The sources say that they had long-running concerns about data security, and that these were exacerbated when the app leadership put in place some unusual policies.
Scott Chen reportedly transferred internal communications over to China-based messaging platform WeChat, and started speaking exclusively in Chinese.
He is then alleged to have suggested a partnership with a group of HIV researchers who, the sources say, had links to the Chinese government. There was some discussion around placing an HIV researcher in the company as an intern.
A company email from Chen, seen by NBC News, reads: “We need to be extremely careful about [the HIV researchers’] data request. (…) We can’t let people say this is about ‘sharing user data with the Chinese government’.”
HIV data and sexual orientation data (of US military personnel in particular) has been highlighted as the kind of information that made Chinese ownership of the GBTQ dating platform worrisome.
One source said: “[CEO Scott Chen] was increasingly restricting access to any kind of information, transferring everything over to WeChat and conducting all communications in Chinese, so it was very hard to keep tabs and help effectively police [data].”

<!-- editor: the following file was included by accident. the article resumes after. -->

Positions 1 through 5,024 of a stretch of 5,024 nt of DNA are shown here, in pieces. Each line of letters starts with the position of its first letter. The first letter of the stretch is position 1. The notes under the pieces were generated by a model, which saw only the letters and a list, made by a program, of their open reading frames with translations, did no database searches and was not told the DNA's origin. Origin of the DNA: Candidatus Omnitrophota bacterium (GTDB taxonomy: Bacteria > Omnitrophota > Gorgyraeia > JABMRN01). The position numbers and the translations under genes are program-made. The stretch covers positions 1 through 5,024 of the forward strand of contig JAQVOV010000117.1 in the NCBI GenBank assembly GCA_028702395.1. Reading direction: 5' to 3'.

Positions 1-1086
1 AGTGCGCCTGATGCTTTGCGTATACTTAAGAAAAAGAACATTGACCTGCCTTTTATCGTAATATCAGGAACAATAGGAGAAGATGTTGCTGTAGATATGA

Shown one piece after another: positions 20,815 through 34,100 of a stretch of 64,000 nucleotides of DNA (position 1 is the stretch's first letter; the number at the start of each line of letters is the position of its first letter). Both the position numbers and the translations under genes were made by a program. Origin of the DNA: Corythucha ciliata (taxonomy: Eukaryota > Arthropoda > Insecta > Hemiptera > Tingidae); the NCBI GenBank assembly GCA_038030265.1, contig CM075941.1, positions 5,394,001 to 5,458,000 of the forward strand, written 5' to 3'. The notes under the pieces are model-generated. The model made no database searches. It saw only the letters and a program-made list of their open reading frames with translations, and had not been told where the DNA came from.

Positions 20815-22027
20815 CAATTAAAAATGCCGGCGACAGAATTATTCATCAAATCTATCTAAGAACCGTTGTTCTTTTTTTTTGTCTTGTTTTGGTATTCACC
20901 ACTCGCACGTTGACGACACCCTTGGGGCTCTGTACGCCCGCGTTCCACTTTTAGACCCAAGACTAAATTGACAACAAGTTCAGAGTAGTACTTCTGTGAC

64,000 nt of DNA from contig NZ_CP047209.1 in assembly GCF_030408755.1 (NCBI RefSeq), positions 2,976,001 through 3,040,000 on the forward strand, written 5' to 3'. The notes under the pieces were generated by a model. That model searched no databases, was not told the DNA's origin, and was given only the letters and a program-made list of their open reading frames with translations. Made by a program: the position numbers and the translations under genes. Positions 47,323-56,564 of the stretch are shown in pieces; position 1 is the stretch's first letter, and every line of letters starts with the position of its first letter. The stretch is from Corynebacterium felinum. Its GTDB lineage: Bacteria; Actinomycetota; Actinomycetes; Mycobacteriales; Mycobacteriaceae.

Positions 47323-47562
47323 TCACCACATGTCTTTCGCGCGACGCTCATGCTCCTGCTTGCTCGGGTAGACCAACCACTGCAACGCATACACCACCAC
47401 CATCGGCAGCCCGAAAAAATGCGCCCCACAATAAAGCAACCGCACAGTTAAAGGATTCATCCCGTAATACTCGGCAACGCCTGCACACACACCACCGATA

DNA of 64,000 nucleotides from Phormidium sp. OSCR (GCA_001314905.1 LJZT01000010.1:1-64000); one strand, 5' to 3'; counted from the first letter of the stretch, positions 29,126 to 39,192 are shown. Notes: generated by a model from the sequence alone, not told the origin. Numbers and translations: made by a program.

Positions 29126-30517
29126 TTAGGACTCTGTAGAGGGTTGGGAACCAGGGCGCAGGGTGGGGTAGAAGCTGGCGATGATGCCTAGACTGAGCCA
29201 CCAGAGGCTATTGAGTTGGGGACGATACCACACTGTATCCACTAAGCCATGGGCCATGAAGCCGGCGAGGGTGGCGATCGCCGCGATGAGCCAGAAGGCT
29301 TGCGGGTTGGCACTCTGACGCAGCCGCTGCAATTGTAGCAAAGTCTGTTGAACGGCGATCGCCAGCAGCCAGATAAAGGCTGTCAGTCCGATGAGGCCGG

Grindr said in a statement: “Grindr and the Grindr for Equality team periodically engage in discussions with highly respected national and international health organizations and researchers, including to help stem the spread of the deadly HIV epidemic.
“Regardless of emails [NBC journalists] may have regarding a very preliminary internal discussion, Grindr has never engaged any intern associated in any way with the Chinese government.”
Read more here.